Also in the Cordillera, we might also note the contributions of Delfin Tolentino, Jr. One of his latest writings is “Cordillera Anthropomorphic Carvings: Form and Function.”

In other parts of Luzon, notable are the Journal of Northern Luzon (published by St. Mary’s University Research Center, Bayombong, Nueva Vizcaya) and Alaya: Kapampangan Research Journal and Singsing, published by the Juan D. Nepomuceno Center for Kapampangan Studies, Holy Angel University in Angeles, Pampanga.

The Journal of Northern Luzon has a Diamond Jubilee issue (vol. 31, June-December 2003) which should be extremely significant to the arts for its interdisciplinary approach to the study of architectural forms in the region-the Ifugao bale, the Ilocano balay, the Ivatan house and the Iwak abong. The articles deal with cultural beliefs and practices associated with house construction and relate these to the “soul,” “aesthetics,” or “ethos” of the cultural groups that created them.

Alaya has several articles related to Kapampangan culture by noted scholars and is the more academic of the serial publications of the Center for Kapampangan Studies. Singsing has a more popular format and is referred to as a “newsletter.” It touches on a variety of topics related to the Kapampangan heritage — from food to folklore, or from fashion to cosmology. Its “academic” aspect nevertheless remains in the research, which is put into the writing of the features. A great number of the articles are written by Robby Tantingco, editor and Joel Pabustan Mallari, archaeologist/researcher. For a relatively new Center however, it is rather amazing how the Center has been able to come up with an on-line version of this quarterly. The Center also publishes books and audio CDs on the music of Pampanga.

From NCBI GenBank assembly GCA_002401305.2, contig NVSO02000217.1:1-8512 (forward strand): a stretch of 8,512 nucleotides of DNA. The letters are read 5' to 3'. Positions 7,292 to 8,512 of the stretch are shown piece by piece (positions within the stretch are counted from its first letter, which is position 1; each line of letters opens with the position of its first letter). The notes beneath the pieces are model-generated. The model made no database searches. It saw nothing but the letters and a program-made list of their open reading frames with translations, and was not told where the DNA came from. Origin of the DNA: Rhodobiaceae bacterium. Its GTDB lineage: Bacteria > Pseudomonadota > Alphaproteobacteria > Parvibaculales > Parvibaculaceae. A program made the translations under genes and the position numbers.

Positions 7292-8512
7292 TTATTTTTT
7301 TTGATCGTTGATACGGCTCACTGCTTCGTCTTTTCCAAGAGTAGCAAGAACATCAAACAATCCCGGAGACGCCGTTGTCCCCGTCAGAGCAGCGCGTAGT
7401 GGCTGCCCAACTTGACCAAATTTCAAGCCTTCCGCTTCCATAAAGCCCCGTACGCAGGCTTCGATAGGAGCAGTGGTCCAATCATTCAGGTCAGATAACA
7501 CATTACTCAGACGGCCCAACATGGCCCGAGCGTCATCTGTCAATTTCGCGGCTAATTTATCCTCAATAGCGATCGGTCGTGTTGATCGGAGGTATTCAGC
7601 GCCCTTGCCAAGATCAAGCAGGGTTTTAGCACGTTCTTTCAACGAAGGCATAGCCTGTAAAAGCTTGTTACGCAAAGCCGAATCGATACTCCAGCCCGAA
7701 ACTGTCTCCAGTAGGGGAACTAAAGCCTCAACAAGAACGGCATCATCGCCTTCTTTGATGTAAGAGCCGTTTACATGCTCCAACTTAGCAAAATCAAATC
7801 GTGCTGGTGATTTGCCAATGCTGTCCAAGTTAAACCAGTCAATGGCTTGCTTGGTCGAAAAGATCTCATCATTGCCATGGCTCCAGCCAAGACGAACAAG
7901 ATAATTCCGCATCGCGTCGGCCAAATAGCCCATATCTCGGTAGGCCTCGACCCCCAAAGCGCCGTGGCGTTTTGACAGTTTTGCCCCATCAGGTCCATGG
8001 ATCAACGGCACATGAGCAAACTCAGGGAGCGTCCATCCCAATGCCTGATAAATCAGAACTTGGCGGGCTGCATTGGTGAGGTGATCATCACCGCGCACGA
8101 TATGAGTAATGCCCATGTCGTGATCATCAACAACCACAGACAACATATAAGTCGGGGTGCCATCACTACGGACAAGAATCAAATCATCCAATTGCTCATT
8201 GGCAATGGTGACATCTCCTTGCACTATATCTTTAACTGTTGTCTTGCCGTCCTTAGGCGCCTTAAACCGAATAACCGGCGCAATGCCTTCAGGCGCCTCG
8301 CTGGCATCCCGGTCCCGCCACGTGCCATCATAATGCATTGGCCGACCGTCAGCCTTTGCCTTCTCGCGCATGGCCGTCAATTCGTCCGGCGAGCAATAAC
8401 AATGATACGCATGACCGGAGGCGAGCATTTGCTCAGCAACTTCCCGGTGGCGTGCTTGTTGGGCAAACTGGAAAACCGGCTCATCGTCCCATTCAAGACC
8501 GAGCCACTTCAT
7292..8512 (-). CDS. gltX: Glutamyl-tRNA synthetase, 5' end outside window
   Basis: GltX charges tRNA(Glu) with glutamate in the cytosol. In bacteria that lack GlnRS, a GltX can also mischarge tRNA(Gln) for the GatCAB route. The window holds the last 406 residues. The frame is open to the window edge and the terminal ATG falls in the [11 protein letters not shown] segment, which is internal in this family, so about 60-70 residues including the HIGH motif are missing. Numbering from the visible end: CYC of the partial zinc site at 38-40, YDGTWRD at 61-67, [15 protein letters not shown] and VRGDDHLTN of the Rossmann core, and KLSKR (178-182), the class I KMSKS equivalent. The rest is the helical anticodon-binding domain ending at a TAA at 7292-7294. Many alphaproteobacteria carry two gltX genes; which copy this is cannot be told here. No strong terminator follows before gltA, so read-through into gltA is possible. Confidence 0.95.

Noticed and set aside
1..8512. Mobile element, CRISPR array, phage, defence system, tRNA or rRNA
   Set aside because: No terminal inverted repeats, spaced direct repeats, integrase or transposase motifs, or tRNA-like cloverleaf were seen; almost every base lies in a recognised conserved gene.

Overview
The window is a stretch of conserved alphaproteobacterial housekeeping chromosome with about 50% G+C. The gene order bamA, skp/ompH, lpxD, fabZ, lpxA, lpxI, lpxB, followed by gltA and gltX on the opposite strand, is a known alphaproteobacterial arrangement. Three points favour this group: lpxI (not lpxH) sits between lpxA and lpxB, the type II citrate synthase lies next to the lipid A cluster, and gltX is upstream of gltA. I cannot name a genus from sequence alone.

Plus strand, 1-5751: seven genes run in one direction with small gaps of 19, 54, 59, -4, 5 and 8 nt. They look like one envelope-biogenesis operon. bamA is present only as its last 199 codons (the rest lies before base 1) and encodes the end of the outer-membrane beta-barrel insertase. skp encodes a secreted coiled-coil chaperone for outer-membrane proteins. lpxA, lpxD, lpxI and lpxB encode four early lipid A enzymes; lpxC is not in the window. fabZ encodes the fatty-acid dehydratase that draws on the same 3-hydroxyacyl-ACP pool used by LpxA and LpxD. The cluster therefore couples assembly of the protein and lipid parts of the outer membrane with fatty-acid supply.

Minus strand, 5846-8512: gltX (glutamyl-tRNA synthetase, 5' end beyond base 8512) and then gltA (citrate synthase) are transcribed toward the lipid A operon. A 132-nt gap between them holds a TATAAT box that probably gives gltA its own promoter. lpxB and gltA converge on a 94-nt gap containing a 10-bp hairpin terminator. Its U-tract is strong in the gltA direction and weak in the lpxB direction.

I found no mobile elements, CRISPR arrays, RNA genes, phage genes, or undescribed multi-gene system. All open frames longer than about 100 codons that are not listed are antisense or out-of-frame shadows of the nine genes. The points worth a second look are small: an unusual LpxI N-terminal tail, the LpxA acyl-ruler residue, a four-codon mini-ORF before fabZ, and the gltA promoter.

The contributions of UP — Baguio (through the Cordillera Studies Center) are echoed by similar researches, both published and unpublished, from UP San Fernando and UP Los Banos. In Los Baños , the College of Development Communication has researches on the interrelationship between diverse cultural groups and media.

Other universities in the region are also known to have general academic journals and may include studies on art and culture.

While these writings touch on art, they do so within the broader perspective of culture and ethnographic studies. This makes the discussions decidedly interdisciplinary, and because there is a strong focus on ethnicities, they take much from the perspectives of anthropology and history. In general, the disciplinal biases of art with its concentration on art history, criticism, and aesthetics and art theory are perhaps only incidental to the discussions.


Popular writings on art, as earlier stated, appear in local and community newspapers and popular magazines. Of those that I have managed to see, the items are rather perfunctory, dealing with people, places, and events associated with art, if at all. Lengthier discussions would be descriptions of” heritage landmarks,” which form part and parcel of the local tourism effort. As in my earlier findings, writing on art in the popular print media fall under lifestyle, entertainment, leisure, home, and travel categories. Certainly, there are efforts by some writers in local publications to write more rigorously about art, but these have not yet become normative.